Surrender of one’s personal freedom and freedom of movement are totally unauthorised
Question: I resigned from my company as a cleaner following a pay cut, on October 6, 2020. I signed the document for my employment visa cancellation on November 7, 2020, and was promised by my employer that my passport would be returned to me after the cancellation of my visa. I started following it up with my employer because I had to join a new job. I received confirmation about my visa cancellation on December 6, 2020, which had just 11 days of validity from the date of cancellation (November 25, 2020). I was surprised to find out that I had already started incurring fines and my passport was still not returned to me. When I enquired with my employer, I was told that my passport was not with them! Without the passport, I could not get my new employment visa stamped. I was told by my former employer that I needed to get in touch with a former manager of the company. Because of this harassment and in order to get my passport back, I filed a case against my former employer on December 8, 2020. Thereafter, I received a letter from Dubai Courts and submitted it to my former employer on December 16, 2020, and I also lodged a complaint with Dubai Police against my former employer the same day for not returning my passport. Dubai Police then contacted my employer and they promised to return the passport after two days. However, until December 20, 2020, they had not returned my passport. Si I went to Dubai Police again. Then my former employer said that I needed to go to Dubai Courts to get my passport back. Upon contacting the former manager of the company, I was told that the employer had instructed her to keep my passport as a collateral against the debt I had with the company and the passport was with Dubai Courts. I remember, last year, I was made to sign an undertaking in Arabic. Until this day, I don’t what the exact content of that undertaking was. I just followed the instructions from my former employer and signed that document, without knowing what it was. Please advise me so that I can get my passport back.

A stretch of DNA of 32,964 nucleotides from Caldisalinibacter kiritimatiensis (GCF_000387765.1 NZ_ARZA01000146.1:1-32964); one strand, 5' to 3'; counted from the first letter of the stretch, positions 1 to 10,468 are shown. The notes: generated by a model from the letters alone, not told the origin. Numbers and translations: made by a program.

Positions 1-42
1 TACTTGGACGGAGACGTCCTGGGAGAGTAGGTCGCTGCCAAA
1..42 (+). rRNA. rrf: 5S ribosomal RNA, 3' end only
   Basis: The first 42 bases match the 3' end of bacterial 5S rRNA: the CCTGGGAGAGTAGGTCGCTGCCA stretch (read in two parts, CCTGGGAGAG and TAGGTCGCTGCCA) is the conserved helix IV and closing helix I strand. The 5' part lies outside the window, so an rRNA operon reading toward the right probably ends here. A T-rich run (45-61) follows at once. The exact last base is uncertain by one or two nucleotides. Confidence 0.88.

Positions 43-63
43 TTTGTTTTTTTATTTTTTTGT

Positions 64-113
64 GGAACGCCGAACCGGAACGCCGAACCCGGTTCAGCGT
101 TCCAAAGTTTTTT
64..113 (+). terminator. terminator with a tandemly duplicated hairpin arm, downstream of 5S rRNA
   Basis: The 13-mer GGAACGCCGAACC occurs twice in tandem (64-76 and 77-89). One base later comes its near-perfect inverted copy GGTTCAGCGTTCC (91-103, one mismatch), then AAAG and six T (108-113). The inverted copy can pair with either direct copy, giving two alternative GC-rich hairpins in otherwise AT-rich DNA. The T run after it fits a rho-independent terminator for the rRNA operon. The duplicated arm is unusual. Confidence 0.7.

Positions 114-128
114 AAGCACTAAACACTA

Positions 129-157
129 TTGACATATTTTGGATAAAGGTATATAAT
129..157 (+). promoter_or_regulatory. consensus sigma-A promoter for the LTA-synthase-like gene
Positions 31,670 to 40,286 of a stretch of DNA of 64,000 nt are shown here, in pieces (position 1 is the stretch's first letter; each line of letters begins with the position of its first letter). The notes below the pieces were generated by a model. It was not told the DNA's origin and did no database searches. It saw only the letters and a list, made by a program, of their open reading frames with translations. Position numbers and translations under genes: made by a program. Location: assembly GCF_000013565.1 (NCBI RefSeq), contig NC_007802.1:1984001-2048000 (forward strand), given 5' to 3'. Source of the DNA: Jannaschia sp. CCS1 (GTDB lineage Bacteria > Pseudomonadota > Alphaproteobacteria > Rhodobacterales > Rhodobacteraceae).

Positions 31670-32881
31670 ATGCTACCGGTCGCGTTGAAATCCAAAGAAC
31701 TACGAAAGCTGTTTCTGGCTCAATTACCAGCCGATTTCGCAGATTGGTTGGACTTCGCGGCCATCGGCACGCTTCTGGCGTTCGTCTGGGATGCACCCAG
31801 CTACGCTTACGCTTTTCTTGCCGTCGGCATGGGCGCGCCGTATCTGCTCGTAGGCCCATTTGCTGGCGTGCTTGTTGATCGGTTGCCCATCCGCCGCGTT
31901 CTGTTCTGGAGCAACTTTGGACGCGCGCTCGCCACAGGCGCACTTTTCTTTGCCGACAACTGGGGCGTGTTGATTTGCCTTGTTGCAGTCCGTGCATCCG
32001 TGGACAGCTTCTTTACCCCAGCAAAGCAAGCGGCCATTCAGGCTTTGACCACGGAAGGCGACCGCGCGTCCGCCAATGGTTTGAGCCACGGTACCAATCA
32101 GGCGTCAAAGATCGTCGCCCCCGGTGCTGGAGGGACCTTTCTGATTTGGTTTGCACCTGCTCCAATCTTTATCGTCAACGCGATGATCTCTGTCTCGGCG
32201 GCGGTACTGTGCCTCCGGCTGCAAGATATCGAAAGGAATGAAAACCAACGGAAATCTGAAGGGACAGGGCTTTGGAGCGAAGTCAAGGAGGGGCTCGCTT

Answer: The passport is a document attached to the person who owns it. Personal freedom and freedom of movement are guaranteed to all — within the limits of law. So, it is not permissible for any creditor, sponsor or employer to seize the passport of a debtor/employee or a sponsored person and keep it in one’s possession with the intention of restricting someone’s freedom of movement — even with the consent of the person concerned. Surrender of one’s personal freedom and freedom of movement, according to the will of the creditor, employer or sponsor is considered an absolutely null agreement that is not subject to authorisation. The legislator has organised in Article 188, as replaced by Cabinet Resolution No 33 of 2020 of the Civil Procedures Code cases, which says that the competent judge may prevent the debtor from travelling according to the procedures specified in the law and the judge may order that the debtor’s passport be deposited in the court’s treasury and not hand it over to the creditor to keep it in his or her possession.